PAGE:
by Olivia Stewart
1st Febuary 2020
In the spring of 2015 Sarah Naybour Design was commissioned to work on a recently renovated house with a historical garden.
This large garden was once owned by the doyenne of snowdrops, the late Primrose Warburg. Primrose’s husband, William Frederic ‘Heff’ Warburg, was an eminent Professor of Botany and famous in Oxford for his involvement in the development of the Botanical Gardens. There are three snowdrops associated with this garden. ‘Heffalump’ is a suitably chunky double and ‘Primrose Warburg’, an elegant yellow single and ‘South Hayes’, named after the garden itself, is a green and white pixie hat, all of these rare snowdrop varieties can be found in the woods adjoining the site.
The current owners had the terraces rebuilt with a new “floating” balcony, removed many of the mature trees and shrubs to clear the views to the surrounding landscape. The garden was a blank canvas ready for a new design that better suited their needs and complemented the new modern extension. The main feature, and challenge of this garden, was a very steep bank which started only meters from the back of the house and dropped almost 10 meters below to a gently sloping lawn and pond. The house perched high on top of the bank looked out across to a wooded valley.
The focus in redesigning this space was to negotiate the steep bank, managing the levels and turn it into a pleasant transitional space connecting house and garden, embellished with new trees, shrubs and large swathes of perennials. The new design integrated a modern terrace area, framed by evergreen clipped shrubs in a grid formation which then tumble down the bank through the herbaceous beds. A series of criss-crossing and gently sloping paths, cut through bold swathes of planting, the whole retained by green oak timbers, driven vertically into the ground, and large stone filled Gabion walls with integrated oak benches and night lighting. Soft pillows of ornamental grasses contrast with brightly coloured blocks of perennials such as Achillea, Salvia, and structural plants such as Phlomis and Sedum. The style and beauty of the planting and the natural materials, such as oak and stone were carefully chosen to reduce the impact of all the hard landscaping necessary to retain the bank. The overall effect is a stunning descent from house to garden, through richly planted borders and exquisite plant combinations, which pay homage to the original garden and it’s horticultural history.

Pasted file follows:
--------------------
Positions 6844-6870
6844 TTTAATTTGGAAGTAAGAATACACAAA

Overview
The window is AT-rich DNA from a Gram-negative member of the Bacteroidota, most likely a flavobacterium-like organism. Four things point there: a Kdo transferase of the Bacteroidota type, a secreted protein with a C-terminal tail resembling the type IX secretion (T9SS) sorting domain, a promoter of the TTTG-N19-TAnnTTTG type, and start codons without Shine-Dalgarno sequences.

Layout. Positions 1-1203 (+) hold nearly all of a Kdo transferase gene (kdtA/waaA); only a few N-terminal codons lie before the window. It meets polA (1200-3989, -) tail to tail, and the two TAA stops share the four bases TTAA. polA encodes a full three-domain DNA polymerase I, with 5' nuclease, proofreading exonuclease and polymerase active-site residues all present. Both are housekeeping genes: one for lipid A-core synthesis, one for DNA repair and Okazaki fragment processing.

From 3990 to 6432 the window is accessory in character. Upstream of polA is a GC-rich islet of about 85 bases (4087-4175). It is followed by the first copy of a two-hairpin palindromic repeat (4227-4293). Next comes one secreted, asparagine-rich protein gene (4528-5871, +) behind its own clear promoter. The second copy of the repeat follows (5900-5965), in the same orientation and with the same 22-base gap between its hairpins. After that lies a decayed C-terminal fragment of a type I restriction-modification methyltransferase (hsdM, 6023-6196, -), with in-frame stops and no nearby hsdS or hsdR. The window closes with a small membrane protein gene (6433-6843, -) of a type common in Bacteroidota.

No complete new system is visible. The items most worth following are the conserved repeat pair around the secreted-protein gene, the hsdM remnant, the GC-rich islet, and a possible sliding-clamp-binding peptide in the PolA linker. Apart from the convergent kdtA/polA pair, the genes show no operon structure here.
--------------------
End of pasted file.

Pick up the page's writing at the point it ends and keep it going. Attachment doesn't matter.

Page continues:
The transformation of a garden from paper to reality is often quite a journey which both Client, Designer and Landscaper embark upon togehter. The challenges along the way are often unknown at the start of the project, but hopefully the end result is a great garden that far exceeds expectations. South Hayes, was one such journey, and has eclipsed all initial expectations. It has been shortlisted to win the prestigious Association of Professional Landscapers Design Award 2020. We look forward to sharing results, to be announced on the 13th March.